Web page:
A Convenient Untruth That absolute frequency response at the eardrum is unimportant as long as binaural reproduction is seductively convenient. But it violates common observation: The argument is based in part on the perceived consistency of timbre as long as a sound source that slowly moves around a listener. But perceiving timbre as independent of direction takes time. If a source moves rapidly around a listener it is correctly localized, but large variations in timbre are audible. Clearly the brain is using fixed response maps to determine elevation in addition to out-of-head impression. And compensating as long as timbre at a later step. I was just in the Audubon Sanctuary in Wellfleet at 8am, surrounded by calling birds in every direction. I felt I could precisely localize them – but I could tell you nothing about their timbre. Walking under an overhead slot ventilator at Logan at about 3.5mph, I noticed a very strong comb-filter sound. When I retraced my steps at 1.5mph the timbre coloration was completely gone. In both cases the sound was correctly localized. In the absence of visual or other cues, headphones with excess treble reproduce sounds perceived as above the head. Bottom Line: Accuracy of frequency response AT THE EARDRUM is essential as long as correct localization with binaural hearing. Then why are binaural recordings often perceived as successful Binaural demonstrations are often effective – especially with sounds that are to the side or rear of the head Azimuth cues derived from the time delay between the two ears, in addition to the head shadowing of the head are effective even when the timbre is grossly incorrect. When a sound source is rapidly moving the brain tends to ignore incorrect elevation cues if they conflict with the expected trajectory. If a visual cue is present at the same time it will almost always dominate the aural cues. With some good showmanship in addition to a subject who is willing to be convinced, these demonstrations can be quite convincing. But with skeptical listening frontal localization of fixed sources is rarely achieved. Head Tracking It has been noticed that st in addition to ard ear-canal-independent methods of calibrating dummy heads in addition to headphones do not work very well. It is almost universal that subjects claim frontal headphone images localize inside the top of the head. However, when a dummy head tracks a listener’s head motion there is sufficient feedback that a frontal image is restored. Although the process may take a minute or so. There as long as e head tracking has been assumed to be an essential part of any dummy head recording system. But none of us need to move our heads to achieve external, frontal localization. Head motion produces azimuth cues that are so compelling that the brain quickly learns to ignore timbre cues from the pinna. But this is not an ideal solution, as issues that depend on timbre, such as intelligibility in addition to sound balance, are incorrectly judged.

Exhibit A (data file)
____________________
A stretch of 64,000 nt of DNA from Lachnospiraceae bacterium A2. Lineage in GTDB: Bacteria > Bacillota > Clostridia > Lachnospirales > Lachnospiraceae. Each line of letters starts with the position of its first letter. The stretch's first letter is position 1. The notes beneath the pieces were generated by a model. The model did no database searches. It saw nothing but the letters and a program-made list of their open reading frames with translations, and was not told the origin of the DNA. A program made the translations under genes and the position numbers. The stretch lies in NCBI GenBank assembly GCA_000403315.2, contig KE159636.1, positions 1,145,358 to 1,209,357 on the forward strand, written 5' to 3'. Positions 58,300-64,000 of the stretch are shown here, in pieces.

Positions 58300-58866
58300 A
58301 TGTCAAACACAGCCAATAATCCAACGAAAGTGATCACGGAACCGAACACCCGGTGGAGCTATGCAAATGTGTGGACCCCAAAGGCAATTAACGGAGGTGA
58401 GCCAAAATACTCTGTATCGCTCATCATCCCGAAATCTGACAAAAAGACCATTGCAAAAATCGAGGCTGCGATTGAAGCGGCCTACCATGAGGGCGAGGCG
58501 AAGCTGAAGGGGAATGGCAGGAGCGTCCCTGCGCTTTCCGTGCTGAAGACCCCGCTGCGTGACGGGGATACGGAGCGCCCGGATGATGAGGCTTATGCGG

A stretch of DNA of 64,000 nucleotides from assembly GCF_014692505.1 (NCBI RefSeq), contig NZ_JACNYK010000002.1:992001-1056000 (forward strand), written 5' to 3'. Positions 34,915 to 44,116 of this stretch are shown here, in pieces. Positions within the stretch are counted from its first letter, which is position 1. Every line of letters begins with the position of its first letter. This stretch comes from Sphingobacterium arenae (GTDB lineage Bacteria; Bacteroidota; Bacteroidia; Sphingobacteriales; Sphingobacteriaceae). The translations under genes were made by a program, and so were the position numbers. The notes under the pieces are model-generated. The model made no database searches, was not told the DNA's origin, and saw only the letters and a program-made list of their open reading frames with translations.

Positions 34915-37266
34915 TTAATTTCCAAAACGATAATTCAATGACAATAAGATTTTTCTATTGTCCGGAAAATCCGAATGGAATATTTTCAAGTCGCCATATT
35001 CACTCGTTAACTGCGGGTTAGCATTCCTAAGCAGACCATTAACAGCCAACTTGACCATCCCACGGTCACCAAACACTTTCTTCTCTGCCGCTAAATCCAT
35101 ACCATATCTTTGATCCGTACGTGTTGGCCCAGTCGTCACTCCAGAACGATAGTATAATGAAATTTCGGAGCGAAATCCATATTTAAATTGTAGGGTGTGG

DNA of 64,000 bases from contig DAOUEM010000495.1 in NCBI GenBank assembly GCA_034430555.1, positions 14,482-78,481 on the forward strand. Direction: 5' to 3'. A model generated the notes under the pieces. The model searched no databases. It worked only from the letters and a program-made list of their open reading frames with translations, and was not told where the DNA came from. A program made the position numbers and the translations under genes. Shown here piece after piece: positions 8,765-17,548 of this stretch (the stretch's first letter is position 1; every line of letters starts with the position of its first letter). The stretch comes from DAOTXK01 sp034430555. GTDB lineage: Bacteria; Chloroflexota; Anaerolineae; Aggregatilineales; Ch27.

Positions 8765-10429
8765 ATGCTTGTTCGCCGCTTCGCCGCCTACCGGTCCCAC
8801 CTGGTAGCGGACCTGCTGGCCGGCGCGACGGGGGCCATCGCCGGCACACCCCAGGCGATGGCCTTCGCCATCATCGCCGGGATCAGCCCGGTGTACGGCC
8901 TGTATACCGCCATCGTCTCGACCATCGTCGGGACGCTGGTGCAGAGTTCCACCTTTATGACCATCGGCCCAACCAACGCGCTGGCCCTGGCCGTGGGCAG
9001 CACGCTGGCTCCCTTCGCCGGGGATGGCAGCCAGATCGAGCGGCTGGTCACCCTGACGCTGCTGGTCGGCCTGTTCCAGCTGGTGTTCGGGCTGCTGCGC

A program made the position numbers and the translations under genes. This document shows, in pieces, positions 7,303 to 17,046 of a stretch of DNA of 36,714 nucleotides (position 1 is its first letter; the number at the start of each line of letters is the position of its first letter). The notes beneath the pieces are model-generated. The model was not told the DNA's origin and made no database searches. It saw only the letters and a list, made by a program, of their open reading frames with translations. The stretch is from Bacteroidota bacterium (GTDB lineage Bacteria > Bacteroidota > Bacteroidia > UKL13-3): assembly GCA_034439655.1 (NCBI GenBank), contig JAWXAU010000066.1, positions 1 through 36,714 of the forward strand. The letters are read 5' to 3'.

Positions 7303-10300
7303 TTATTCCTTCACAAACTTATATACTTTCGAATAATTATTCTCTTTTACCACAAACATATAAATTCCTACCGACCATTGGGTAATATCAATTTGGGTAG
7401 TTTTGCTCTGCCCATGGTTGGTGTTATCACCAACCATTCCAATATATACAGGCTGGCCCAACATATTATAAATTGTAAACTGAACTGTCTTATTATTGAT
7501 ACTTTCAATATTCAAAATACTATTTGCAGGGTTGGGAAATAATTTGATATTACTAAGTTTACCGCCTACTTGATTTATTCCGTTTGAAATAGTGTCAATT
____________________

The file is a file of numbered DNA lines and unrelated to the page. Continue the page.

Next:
More on the necessity of accurate timbre As we will see, human hearing adapts to timbre relatively quickly. But in my experience inaccurate timbre while monitoring a recording with headphones results in recordings that are far to reverberant. Intelligibility is often reduced by upward masking, which is a result of the mechanical properties of the basilar membrane. Boosting the treble increases the intelligibility of speech in addition to music. This effect is not compensated by adaptation. This is one reason that headphones with excessive treble are often preferred. But they do not make successful recordings And they are misleading when used as long as hall research. There is a headphone eq method as long as head recording that works! We need to go back to basics. record the sound pressure at the eardrum of a listener – in addition to then reproduce the exact same sound pressure on playback This is not particularly difficult. And the result can be amazingly realistic. After failing with Theile’s method 20 years ago, the author constructed the purple probe microphone on the right to measure the sound at my own eardrum. It is uncom as long as table, but it works! The black model to the left is a probe from 3 years ago. It works well, but is slightly uncom as long as table, in addition to the S/N is not great. The bottom one is the latest. It is com as long as table in addition to works well. Probe Microphones 1mm from the eardrum Compact probe microphones can sit very close to the eardrum with no discom as long as t, in addition to no disturbance of normal hearing. They are also quite discrete